The following images were taken from an adult echinostome removed from a colon polyp during routine colonscopy.
	Figure A

Figure A: Adult Echinostoma removed during a colonoscopy, stained with hematoxylin and eosin (H&E).

	Figure B

Figure B:Higher magnification of the anterior end of the specimen in Figure A. Notice the acetabulum (ventral sucker, AC).

	Figure C

Figure C:Higher magnification of the posterior end of the specimen in Figure A. Notice the vitelline glands (VT) and lobed testes (TE).

	Figure D

Figure D:Higher magnification of the specimen in Figures A-C. Shown here are eggs (EG) within the size range for Echinostoma spp. (roughly 100 micrometers in length, taking into account they are sections and may not be cut in a perfect horizontal plane).

Intermediate hosts of Echinostoma spp.

 

Like all trematodes, Echinostoma spp. require a snail as a first intermediate host. The second intermediate host may also be a snail, sometimes the same individual snail that served as the first intermediate host. Due to the large geographic distribution of echinostomes, and the many species present, there are many species of snails that may serve as first or second intermediate hosts. Other second intermediate hosts include bivalves, fish and tadpoles.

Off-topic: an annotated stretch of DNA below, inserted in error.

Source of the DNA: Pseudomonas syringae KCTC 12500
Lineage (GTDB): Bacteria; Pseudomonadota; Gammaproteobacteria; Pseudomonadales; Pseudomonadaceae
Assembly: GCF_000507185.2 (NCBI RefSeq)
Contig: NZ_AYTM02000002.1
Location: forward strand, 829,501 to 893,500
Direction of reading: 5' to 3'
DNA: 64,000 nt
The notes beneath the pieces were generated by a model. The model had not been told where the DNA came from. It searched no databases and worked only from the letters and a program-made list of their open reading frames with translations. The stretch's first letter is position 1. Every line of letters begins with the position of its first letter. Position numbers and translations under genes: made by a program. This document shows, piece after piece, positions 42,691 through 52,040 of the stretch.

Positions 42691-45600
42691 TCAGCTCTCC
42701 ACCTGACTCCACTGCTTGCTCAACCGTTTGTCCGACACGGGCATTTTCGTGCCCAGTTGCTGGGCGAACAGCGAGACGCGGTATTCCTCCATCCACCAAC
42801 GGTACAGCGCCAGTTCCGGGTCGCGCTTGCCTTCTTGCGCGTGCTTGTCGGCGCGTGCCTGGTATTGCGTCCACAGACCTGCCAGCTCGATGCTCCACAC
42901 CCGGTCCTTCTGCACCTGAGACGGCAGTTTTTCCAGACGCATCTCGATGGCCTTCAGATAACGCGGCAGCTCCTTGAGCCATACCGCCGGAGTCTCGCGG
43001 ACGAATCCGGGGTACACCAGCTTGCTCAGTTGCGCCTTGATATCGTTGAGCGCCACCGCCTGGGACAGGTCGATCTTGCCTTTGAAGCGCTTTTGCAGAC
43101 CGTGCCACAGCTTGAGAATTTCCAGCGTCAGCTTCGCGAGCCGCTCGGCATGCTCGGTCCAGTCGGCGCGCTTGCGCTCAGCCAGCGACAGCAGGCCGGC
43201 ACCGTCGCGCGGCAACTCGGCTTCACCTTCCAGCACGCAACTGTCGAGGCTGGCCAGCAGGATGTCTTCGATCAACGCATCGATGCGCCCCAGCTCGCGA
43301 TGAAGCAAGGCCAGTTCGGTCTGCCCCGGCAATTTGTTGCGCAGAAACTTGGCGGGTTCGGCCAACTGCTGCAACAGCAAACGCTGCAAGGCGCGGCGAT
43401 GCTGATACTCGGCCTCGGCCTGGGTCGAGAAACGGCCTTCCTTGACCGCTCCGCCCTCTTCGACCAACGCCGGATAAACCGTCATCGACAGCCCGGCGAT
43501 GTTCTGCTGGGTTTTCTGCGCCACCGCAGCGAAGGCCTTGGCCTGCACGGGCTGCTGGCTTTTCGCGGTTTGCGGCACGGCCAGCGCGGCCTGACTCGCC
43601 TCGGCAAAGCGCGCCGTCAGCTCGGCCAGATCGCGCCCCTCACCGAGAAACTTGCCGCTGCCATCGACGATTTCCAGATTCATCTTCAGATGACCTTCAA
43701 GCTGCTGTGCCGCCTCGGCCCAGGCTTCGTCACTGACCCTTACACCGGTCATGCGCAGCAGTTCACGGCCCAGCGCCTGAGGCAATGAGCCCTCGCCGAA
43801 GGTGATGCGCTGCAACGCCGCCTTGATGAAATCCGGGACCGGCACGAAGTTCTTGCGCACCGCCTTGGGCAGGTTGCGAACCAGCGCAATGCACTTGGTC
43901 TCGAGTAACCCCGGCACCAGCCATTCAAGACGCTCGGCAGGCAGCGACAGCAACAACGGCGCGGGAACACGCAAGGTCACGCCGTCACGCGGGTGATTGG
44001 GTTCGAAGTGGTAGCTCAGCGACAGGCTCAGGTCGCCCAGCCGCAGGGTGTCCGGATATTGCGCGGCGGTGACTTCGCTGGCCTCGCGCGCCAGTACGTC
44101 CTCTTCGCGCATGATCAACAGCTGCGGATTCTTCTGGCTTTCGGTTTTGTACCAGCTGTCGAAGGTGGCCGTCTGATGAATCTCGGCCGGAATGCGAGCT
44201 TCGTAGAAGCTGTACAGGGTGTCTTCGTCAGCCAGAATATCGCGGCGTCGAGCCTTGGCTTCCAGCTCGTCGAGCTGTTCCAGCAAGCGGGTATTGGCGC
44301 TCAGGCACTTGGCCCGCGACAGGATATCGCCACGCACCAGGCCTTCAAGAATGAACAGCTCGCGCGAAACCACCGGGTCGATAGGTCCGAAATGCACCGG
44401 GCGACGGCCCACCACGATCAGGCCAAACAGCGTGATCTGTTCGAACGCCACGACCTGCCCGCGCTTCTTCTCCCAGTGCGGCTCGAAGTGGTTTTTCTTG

Figure A

Figure A: Lymnaea sp. This snail genus has been recorded as a second intermediate host for E. malayanum. Image courtesy of Conchology, Inc, Mactan Island, Philippines.

	Figure B

Figure B: Radix sp. This snail genus has been recorded as a first intermediate host for E. hortense and a second intermediate host for E. cinetorchis. Image courtesy of Conchology, Inc, Mactan Island, Philippines.

	Figure C

Figure C: Gyraulus sp. This snail genus has been recorded as an intermediate host for E. cinetorchis. Image courtesy of Conchology, Inc, Mactan Island, Philippines.

	Figure D

Figure D: Viviparus sp. This snail genus has been recorded as a second intermediate host for E. cinetorchis and E. hortense. Image courtesy of Conchology, Inc, Mactan Island, Philippines.

	Figure E

Figure E: Corbicula sp. This bivalve genus has been recorded as a second intermediate host for E. lindoense. Image courtesy of Conchology, Inc, Mactan Island, Philippines.

Laboratory Diagnosis

Microscopic identification of eggs in the stool. Because the eggs are large, careful measurements must be taken to avoid confusion with the eggs of Fasciola or Fasciolopsis. Species-level identification cannot be done based on egg morphology and adults are needed for a definitive diagnosis.

Treatment Information

There are reports of successful removal of Echinostoma flukes from the gastrointestinal tract. Praziquantel* is the anthelminthic drug most commonly used for treatment.

* This drug is approved by the FDA, but considered investigational for this purpose.

DPDx is an education resource designed for health professionals and laboratory scientists. For an overview including prevention and control visit www.cdc.gov/parasites/.

  • Page last reviewed: May 3, 2016
  • Page last updated: May 3, 2016